“The brand is inspired a lot by techniques that we’ve watched women use in the village where we spend a lot of time,” says McClure. “They would forage ingredients and make masks and things like that out of like mushrooms and raspberries meats. Every one of our formulas features some sort of an ingredient from those memories.” To pick the best ingredients for Navinka’s formulas, she adds she and Grigorian looked at the science behind those homegrown ingredients like the cilantro extract in the brand’s Two Step Cleanser and the albizia bark extract in its Eye Transformer.

The brand’s four-product debut collection ranges in price from $51 to $61. Navinka’s first product launch was Nightly Calibrator, and it’s the brand’s bestseller. “It’s a very, very gentle refining serum,” notes McClure. “That’s one of the key things about our brand, we’re all about being gentle. Retinol and all of these kinds of aggressive things that sensitize your skin, people will use it and see immediate results, but, in the long run, you end up sensitizing and damaging your skin in other ways. Everything we use is super gentle even for the most sensitive skin types.”

Former Elle and Lucky editor Carol Han partnered with fragrance house Robertet to develop the fragrances for her new brand Nette. Its candles retail for $65 each.

Nette: Leave it to a former beauty editor to create a très chic candle with impeccable branding. Elle and Lucky alum Carol Han wanted to develop a candle that is luxurious, sustainable and safe. “I’ve loved candles for as long as I can remember,” says Han. “My mom had a candle shop in San Francisco when I was a kid, and I remember watching her hand-dip and carve the most beautiful pillars. I’ve also loved watching the clean beauty trend take over the space, but always felt like home fragrance was a step behind. I couldn’t find a candle brand that spoke to my specific design sensibilities and was also super clean, transparent, sustainable and relatively accessible.” 

The materials in Nette’s candles set them apart from the candle crowds. “A lot of other candle brands are label-forward, meaning they use the same mass-produced, cheap glass vessels and stick a cute label on them,” she says. “We wanted to be glass-forward and give our customers a piece of glass that was so gorgeous, they wouldn’t dream of throwing it out at the end of the candle’s life.” Nette’s glass vessels are custom-designed and hand-blown in Italy. Han uses Global Organic Textile Standard-certified organic cotton for Nette’s wicks, which is rare even in the premium end of the industry.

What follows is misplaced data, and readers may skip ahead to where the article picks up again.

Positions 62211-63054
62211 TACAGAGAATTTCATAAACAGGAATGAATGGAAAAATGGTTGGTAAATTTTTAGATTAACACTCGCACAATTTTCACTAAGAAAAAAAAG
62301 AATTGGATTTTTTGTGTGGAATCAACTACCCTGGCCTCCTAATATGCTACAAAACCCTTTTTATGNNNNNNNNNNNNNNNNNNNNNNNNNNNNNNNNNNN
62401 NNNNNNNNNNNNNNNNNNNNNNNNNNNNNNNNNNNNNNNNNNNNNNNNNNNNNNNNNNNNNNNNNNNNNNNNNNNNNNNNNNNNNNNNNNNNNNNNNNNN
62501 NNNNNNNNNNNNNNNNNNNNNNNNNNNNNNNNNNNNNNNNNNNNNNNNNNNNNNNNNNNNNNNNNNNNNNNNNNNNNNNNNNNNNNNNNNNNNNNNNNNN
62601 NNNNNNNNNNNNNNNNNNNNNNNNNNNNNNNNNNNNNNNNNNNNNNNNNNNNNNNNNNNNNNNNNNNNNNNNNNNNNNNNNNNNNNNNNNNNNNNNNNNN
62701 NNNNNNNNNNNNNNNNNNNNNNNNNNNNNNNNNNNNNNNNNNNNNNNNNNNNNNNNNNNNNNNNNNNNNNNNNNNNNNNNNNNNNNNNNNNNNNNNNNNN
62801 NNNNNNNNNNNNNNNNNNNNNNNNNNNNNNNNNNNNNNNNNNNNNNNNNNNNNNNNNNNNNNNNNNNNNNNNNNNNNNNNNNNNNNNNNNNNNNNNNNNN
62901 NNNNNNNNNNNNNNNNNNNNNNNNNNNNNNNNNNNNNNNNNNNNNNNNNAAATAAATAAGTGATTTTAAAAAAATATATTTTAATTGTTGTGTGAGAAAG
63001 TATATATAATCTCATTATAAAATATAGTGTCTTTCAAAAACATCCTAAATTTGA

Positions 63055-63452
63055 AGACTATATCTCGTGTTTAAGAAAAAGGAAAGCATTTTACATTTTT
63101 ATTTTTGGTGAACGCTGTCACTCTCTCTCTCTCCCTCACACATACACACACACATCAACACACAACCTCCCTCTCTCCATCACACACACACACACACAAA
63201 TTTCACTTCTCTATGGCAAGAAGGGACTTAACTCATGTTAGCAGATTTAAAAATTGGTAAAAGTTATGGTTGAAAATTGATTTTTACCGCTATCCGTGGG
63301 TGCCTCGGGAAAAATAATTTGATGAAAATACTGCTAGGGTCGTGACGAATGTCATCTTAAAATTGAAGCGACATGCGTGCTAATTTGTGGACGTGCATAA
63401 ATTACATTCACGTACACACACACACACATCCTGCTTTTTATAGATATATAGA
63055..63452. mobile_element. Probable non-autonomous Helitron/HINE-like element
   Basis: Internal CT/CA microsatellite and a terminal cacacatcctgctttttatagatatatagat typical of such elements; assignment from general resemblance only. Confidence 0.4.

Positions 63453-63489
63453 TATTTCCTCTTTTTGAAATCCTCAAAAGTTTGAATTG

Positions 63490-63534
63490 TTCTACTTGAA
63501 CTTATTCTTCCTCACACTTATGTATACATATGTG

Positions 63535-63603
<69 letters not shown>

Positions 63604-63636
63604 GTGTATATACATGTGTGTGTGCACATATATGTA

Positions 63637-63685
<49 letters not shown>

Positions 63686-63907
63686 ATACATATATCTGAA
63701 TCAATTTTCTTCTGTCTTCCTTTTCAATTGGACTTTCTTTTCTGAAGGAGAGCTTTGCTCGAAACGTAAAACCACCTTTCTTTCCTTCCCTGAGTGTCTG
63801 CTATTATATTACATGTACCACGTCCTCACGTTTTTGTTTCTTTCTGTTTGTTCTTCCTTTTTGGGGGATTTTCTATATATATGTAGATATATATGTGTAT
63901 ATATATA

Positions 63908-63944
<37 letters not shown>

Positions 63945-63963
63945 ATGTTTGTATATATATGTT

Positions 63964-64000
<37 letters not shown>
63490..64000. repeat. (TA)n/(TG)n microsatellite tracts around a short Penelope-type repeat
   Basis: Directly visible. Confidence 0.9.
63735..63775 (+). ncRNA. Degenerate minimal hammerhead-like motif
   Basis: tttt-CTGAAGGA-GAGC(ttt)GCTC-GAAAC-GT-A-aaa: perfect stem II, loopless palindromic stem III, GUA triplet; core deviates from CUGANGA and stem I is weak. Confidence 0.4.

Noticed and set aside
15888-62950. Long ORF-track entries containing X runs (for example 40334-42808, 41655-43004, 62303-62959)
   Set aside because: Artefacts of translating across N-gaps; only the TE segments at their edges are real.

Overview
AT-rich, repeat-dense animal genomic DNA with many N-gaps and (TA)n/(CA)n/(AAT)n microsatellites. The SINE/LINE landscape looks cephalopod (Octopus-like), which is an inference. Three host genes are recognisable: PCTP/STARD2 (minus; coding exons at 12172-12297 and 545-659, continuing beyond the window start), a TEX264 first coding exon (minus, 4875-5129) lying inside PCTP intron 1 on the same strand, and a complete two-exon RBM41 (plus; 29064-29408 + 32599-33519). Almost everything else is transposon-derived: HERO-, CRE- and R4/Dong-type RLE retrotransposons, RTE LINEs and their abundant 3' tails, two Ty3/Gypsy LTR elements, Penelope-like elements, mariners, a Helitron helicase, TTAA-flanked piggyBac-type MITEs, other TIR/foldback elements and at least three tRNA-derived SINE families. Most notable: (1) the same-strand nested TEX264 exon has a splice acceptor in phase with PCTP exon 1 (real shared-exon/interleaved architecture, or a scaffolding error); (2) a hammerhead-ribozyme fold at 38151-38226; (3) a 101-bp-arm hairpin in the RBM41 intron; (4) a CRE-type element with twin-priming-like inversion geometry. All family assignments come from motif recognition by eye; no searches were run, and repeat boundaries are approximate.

Concocted with fragrance house Robertet, Nette’s four launch fragrances are as thoughtfully composed as the candles themselves. The brand describes its Another Life scent as “the quiet of early morning, vanilla cream swirled into coffee, fragments of last night’s dreams, the faithlessness of memory, a theory of soulmates and second chances.” Han singles out Goop, Net-a-Porter, Violet Grey and Cult Beauty as her dream distribution partners for Nette. 

Sarah Seward, founder of Enuf Period, hopes to land her period care brand on the shelves of retailers focused on clean and independent brands, including Credo, The Detox Market, Clean Market, Neighborhood Goods and Grove Collaborative.

Enuf Period: Enuf Period founder Sara Seward has spent her whole career in beauty, but as a hairstylist. It might seem strange that Seward switched from hair to feminine care, but the project is a personal one for her. “I’ve always had horrible periods with debilitating cramps, back pain, migraines, you name it,” she says. “From diet, exercise, birth control and over-the-counter medications to a more holistic approach, I’ve really tried it all. Nothing has ever worked as well for me as cannabis has. It has been the one constant that really saved me, edibles in particular, but I could never find a topical that could actually hold up to the test and work well enough when that time of the month rolled around.” 

Seward packed Enuf’s Cycle Support Balm with 1,200 milligrams of full-spectrum CBD in each 2-oz. jar to deliver potent relief to customers suffering from painful periods. Transparency was important to Seward, who says that only about a third of CBD products on the market contain the amount of CBD milligrams they claim. Enuf’s products are third party tested to ensure potency. It sources CBD from organic, non-GMO and pesticide-free U.S. hemp grown by small family-run farms. Seward’s objective is to place the brand on the shelves of retailers focused on clean and independent brands, including Credo, The Detox Market, Clean Market,  Neighborhood Goods and Grove Collaborative.

Operating at the intersection of period care and cannabis, Seward wanted Enuf to make a positive impact in those arenas. Through the brand’s give-back initiative, the brand donates a percentage of proceeds to help the two causes. “Period poverty is real, and we’re committing to supporting a cause that supplies underprivileged women with feminine care products,” says Seward. “Additionally, we are very aware of the injustices in the cannabis industry. We feel it’s only right to profit off this industry if we are also giving back to those currently incarcerated from a cannabis charge.”